ID cards in red and green are prepared for the workers. Red represents labor and green represents the environment. A familiar recycling symbol appears on the back. ID cards are a step in establishing documentation as Indian citizens who might not have a birth certificate or a permanent address. After all, if you’re not born in a hospital, you won’t necessarily have a birth certificate. A significant number of the waste pickers are from poor areas of Bihar and West Bengal.

Seeing Us Off

Recycling tons of waste saves the Indian government millions of rupees annually, but the waste pickers get pushed further outside the city. Some of us wondered about the birth rate, but we were reminded to consider the death rate as well—infant mortality is high, and life expectancy is low. With no health care or adequate nutrition mere survival is difficult at best.

Place to Debrief

It was a privilege to visit and witness the very private struggles and living conditions of some hard-working people. We’re still thinking about our part in this system of exploitation and marginalization. We donated some cash that will be used to repair the roof of the classroom , provide immunizations, and assist with slates, chalk, and other educational materials for the children. It may be only a Band-Aid in a system of checks and imbalances but it will make a difference for these children.

The activism described here has a UU connection. The Holdeen India Fund was established by a real estate mogul who left millions of dollars in trust funds to the UUA. He was not a Unitarian Universalist and he had never been to India, but he wanted a tax shelter. Twenty five million dollars was put into an endowment, the interest of which is dedicated to grassroots activism like this. Holdeen leaders look for people like Shashi and work out a plan that might include funding, training, and finding partners to achieve a set of goals.

Although the caste system was taken out of the Indian Constitution and is no longer official policy, the people we met briefly that day are still treated as outcasts. They often come to the city from poor, small villages and encounter culture shock. People at home are more likely to look after each other, while the city is so anonymous. No one knows or cares about each other the way they do in villages. They don’t have time for each other, any more than we do in the U.S.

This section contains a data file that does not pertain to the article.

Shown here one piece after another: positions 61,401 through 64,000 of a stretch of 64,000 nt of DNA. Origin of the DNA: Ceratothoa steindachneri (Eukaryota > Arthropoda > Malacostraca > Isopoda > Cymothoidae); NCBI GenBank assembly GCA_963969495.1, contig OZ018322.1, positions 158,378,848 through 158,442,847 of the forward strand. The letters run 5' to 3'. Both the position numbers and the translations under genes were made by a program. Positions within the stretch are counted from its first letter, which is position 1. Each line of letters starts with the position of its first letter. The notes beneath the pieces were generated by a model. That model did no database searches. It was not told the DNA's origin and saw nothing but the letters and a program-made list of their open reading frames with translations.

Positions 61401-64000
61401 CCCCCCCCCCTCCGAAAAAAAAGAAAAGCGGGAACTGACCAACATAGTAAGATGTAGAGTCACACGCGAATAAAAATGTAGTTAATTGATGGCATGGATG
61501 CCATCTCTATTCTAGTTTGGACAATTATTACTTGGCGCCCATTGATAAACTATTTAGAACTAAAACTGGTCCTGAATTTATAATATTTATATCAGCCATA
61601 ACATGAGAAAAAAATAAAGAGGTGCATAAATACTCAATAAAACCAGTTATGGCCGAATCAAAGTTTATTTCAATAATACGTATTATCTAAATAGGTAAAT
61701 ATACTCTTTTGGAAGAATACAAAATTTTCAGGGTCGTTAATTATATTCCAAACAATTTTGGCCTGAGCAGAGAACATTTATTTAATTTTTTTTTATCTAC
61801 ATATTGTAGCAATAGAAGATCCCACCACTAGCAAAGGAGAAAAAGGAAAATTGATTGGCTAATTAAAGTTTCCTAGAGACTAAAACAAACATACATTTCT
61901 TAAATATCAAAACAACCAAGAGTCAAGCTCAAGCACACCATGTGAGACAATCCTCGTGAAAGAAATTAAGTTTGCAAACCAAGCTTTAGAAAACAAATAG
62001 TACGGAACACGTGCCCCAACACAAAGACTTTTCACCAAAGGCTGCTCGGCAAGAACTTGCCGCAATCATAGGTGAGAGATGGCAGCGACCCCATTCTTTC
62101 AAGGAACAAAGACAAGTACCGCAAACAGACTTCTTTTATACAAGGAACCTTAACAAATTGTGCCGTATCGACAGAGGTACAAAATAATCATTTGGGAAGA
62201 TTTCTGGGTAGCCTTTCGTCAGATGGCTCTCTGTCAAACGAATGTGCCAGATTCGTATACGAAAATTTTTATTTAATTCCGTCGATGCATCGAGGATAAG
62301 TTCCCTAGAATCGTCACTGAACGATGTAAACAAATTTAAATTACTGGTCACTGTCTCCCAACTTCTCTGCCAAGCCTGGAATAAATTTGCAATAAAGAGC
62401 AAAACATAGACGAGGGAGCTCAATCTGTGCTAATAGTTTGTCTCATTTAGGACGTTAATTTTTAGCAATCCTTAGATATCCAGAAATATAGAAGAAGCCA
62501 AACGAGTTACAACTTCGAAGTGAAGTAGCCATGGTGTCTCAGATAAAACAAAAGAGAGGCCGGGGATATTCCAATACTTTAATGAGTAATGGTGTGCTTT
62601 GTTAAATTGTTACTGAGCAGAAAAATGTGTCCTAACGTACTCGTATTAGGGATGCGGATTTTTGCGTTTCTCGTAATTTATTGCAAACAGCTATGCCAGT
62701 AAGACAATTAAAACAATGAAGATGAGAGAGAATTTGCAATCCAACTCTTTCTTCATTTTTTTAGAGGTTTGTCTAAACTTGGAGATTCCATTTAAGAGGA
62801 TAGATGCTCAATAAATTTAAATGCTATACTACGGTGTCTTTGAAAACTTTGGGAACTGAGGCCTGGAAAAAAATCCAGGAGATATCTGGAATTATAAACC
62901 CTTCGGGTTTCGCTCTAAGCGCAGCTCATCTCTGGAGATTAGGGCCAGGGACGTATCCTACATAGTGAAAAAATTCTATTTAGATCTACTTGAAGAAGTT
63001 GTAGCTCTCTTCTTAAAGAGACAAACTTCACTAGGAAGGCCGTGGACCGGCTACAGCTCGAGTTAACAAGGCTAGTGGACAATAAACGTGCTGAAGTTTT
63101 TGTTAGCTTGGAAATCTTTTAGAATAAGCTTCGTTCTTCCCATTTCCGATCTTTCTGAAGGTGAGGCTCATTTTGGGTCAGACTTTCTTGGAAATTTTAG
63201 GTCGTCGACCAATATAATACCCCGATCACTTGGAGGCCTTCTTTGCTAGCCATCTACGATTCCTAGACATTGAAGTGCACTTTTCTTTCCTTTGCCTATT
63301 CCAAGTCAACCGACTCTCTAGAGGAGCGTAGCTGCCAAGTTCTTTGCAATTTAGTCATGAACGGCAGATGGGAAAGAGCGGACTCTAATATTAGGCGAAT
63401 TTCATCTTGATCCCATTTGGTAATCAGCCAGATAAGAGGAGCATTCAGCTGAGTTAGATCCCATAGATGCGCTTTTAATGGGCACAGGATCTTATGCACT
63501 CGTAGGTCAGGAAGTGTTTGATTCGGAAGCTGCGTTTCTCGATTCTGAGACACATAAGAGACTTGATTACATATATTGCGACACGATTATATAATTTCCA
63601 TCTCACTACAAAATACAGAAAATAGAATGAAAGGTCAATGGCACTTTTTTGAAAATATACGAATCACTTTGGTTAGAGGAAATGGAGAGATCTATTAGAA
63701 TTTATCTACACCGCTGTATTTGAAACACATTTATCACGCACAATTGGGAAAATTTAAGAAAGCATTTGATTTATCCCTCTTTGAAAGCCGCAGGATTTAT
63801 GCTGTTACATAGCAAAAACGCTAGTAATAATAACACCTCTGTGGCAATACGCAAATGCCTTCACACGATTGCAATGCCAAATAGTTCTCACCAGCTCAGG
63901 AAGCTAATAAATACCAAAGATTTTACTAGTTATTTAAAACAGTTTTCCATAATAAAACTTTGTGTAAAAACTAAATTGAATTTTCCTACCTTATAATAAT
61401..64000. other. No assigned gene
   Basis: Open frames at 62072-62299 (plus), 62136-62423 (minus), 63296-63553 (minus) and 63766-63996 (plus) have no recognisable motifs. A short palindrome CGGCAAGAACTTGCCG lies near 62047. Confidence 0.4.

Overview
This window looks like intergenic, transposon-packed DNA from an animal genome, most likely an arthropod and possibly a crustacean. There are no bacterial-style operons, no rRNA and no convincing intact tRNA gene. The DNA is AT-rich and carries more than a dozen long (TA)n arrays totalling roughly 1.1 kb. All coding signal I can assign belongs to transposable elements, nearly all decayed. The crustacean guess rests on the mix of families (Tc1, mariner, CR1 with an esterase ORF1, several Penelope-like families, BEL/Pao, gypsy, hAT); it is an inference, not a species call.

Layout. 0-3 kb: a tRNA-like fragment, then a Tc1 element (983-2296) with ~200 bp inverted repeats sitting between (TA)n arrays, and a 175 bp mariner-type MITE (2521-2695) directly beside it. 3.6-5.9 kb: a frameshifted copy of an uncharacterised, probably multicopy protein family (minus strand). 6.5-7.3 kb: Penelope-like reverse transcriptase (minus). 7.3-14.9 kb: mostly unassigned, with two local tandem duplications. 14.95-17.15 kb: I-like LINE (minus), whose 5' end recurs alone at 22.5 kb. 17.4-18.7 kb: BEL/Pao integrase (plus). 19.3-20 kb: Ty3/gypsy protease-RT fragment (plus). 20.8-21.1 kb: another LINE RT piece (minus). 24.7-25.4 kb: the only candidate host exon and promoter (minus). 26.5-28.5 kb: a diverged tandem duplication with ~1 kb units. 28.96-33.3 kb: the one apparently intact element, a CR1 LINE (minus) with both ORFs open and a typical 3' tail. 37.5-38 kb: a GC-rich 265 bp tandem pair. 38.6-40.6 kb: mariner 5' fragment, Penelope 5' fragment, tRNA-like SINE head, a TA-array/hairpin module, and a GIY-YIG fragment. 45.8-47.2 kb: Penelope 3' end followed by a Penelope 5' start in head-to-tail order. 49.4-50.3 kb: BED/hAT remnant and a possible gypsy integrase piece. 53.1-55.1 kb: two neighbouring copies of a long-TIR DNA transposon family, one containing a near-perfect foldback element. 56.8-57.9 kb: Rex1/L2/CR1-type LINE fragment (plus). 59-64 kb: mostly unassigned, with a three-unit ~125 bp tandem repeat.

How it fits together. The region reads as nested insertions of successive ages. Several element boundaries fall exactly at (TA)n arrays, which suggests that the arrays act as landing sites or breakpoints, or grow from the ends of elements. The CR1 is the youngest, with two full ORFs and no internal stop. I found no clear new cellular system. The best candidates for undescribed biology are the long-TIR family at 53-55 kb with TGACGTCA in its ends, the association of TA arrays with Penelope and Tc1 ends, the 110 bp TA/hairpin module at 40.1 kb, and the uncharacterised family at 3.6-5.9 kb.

The waste pickers, though, have strength in numbers and have actually fought successfully against for-profit corporations. They are working for survival, not so much for profit. Sometimes authorities side with the people, the ones who clean up after everyone else, the ones who clean up after us.

I was both physically and spiritually fed by my journey to India. I found that I need is to tend to my spirit daily—as much time as I spend nourishing my body! Perhaps you do, too. We have various ways to fill our spirits—time alone or time volunteering; time with nature or in prayer.

Sam Keen, who wrote Hymns to an Unknown God, believes that, “The spiritual craving of our time is triggered by the perennial human need to connect with something that transcends the fragile self, to surrender to something larger and more lasting than our brief moment in history (p. xviii).”

It seems that physical hunger is closely linked to spiritual hunger. To serve meals at the Austin Resource Center for the Homeless or to collect food for Hill Country Community Ministries is a small step toward feeding both hungers. Fasting for a day or longer is another way to bridge that gap slightly.

Feeding my body happens almost without thinking about it. Feeding my spirit daily is also vitally important. I wouldn’t do without it. There are probably as many ways to fill our spiritual hunger as there are people in the room.

Running on empty won’t get you very far in life. Feed your spirit so that you have something to give to a hungry world.

Amen, Shanti, and Namasté